By Daniella Nichinson, Staff Writer
2016 took the life of one of the few talented artists left from a revolutionary generation, a poet as much as a musician — Leonard Cohen. His lyrics captured the core of humanity, haunting listeners with their gravity and moving melodies. To honor Cohen’s immeasurable brilliance, Anthology Film Archives will be running a series titled “Darker: Celebrating Leonard Cohen,” which features both documentaries and feature films.
One of the films showcased will be “McCabe and Mrs. Miller,” a picture that not only solidified Robert Altman’s skill as a director, but also included one of the most memorable scores in film history, composed by Cohen.
The film, set at the turn of the 20th century, focuses on two very different characters in pursuit of success: John McCabe (Warren Beatty), a gambler and rumored gunman and Constance Miller (Julie Christie), a headstrong British woman. McCabe decides to open a brothel in a somewhat-remote town, only to be challenged by Mrs. Miller that she can prove a better businessperson than he. The two develop an unlikely bond, but as they find out, great success also comes with great enemies.
There are three of Leonard Cohen’s songs featured in the film: “The Stranger Song,” “Winter Lady” and “Sisters of Mercy.” As with most Cohen pieces, these seem to reverberate with sorrow and a sense of immense burden. Even when the film offers up moments of relief and hope, the songs serve as reminders that this is only transient, and that a downfall will soon rear its ugly head. It is most amazing, though, how the lyrics of Cohen’s works so ideally match up with the story of “McCabe and Mrs. Miller,” as if the two were born for one another, achieving a unity that could not be possible separately.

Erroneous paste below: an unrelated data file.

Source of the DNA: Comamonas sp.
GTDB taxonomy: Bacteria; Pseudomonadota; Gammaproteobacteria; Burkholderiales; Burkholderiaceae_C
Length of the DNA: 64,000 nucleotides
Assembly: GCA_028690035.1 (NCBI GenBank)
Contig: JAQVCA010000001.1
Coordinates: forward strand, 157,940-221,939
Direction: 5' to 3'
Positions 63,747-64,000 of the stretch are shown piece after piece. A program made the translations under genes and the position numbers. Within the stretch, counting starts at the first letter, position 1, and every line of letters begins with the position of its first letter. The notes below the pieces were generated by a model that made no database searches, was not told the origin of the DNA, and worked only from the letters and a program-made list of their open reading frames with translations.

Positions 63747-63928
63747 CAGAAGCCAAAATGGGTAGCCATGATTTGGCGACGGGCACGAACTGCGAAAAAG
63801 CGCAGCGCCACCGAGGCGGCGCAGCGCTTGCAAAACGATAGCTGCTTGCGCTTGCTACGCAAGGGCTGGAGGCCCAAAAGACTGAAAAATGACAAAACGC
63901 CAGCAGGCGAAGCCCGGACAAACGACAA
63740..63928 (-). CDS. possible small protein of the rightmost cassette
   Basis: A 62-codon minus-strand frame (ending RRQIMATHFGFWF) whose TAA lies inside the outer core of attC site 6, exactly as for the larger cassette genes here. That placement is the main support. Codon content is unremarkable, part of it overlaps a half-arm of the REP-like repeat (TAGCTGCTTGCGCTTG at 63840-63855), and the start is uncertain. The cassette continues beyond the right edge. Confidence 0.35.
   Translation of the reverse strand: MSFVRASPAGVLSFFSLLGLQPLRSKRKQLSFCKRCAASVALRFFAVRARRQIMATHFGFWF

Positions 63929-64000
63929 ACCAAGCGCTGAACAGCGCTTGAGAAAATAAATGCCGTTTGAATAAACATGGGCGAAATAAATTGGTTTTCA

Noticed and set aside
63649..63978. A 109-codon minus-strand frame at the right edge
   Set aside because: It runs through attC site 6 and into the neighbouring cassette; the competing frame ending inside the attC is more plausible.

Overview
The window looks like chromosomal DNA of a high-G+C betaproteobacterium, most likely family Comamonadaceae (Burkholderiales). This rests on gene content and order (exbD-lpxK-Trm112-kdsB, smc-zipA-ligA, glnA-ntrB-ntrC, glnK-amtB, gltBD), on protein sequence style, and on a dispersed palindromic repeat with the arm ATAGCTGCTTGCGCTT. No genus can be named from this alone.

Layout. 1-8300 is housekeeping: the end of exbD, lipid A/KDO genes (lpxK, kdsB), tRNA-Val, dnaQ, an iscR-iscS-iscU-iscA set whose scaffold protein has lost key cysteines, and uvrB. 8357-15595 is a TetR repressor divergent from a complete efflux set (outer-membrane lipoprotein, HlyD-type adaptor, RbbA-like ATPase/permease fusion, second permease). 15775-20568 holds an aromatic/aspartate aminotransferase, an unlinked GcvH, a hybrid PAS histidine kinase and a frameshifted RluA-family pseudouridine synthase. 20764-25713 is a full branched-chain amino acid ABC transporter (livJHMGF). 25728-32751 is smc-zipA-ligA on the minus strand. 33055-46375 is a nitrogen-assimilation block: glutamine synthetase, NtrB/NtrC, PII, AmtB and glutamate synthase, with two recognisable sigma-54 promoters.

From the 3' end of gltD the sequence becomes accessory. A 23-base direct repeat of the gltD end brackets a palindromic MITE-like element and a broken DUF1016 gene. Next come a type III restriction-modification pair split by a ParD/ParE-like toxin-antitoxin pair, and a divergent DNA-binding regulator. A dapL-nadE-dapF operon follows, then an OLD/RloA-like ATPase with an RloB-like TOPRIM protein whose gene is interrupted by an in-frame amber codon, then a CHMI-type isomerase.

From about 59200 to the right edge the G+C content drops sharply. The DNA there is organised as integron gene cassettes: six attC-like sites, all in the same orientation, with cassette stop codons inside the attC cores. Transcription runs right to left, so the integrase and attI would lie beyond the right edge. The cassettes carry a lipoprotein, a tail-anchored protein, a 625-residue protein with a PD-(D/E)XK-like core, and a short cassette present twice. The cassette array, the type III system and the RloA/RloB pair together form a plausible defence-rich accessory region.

Both Beatty and Christie slip into their respective roles, nuanced by their abilities to deliver raw and unadulterated emotions. These two actors add a vibrancy to the film that is contrasted with the bleak snowfall and dreary weather of the Western setting. Yet at the same time, the audience can always feel McCabe and Mrs. Miller’s harrowing despair — both yearning to be with each other, but thwarted by their own unfortunate circumstances. They are unable to manifest their pain in words, but it can be heard and understood in Cohen’s lyrics. Most of all, however, Beatty and Christie act through their facial expressions, so while their characters don’t say anything, they can recognize the other’s sadness.
Would “McCabe and Mrs. Miller” be the same work of art without its Leonard Cohen score? Perhaps not, but as you examine the two as separate entities, you find that the film and the music contain certain aspects of beauty that, when put together, create an unforgettable picture that manages to play on the emotions of its viewers. “McCabe and Mrs. Miller” reminds us of the power and influence that music can have on a film, especially when that power is harnessed from someone like Leonard Cohen.
“Darker: Celebrating Leonard Cohen” will be running at the Film Anthology Archives at 32 Second Ave from Feb. 17-20.
Email Daniella Nichinson at firstname.lastname@example.org.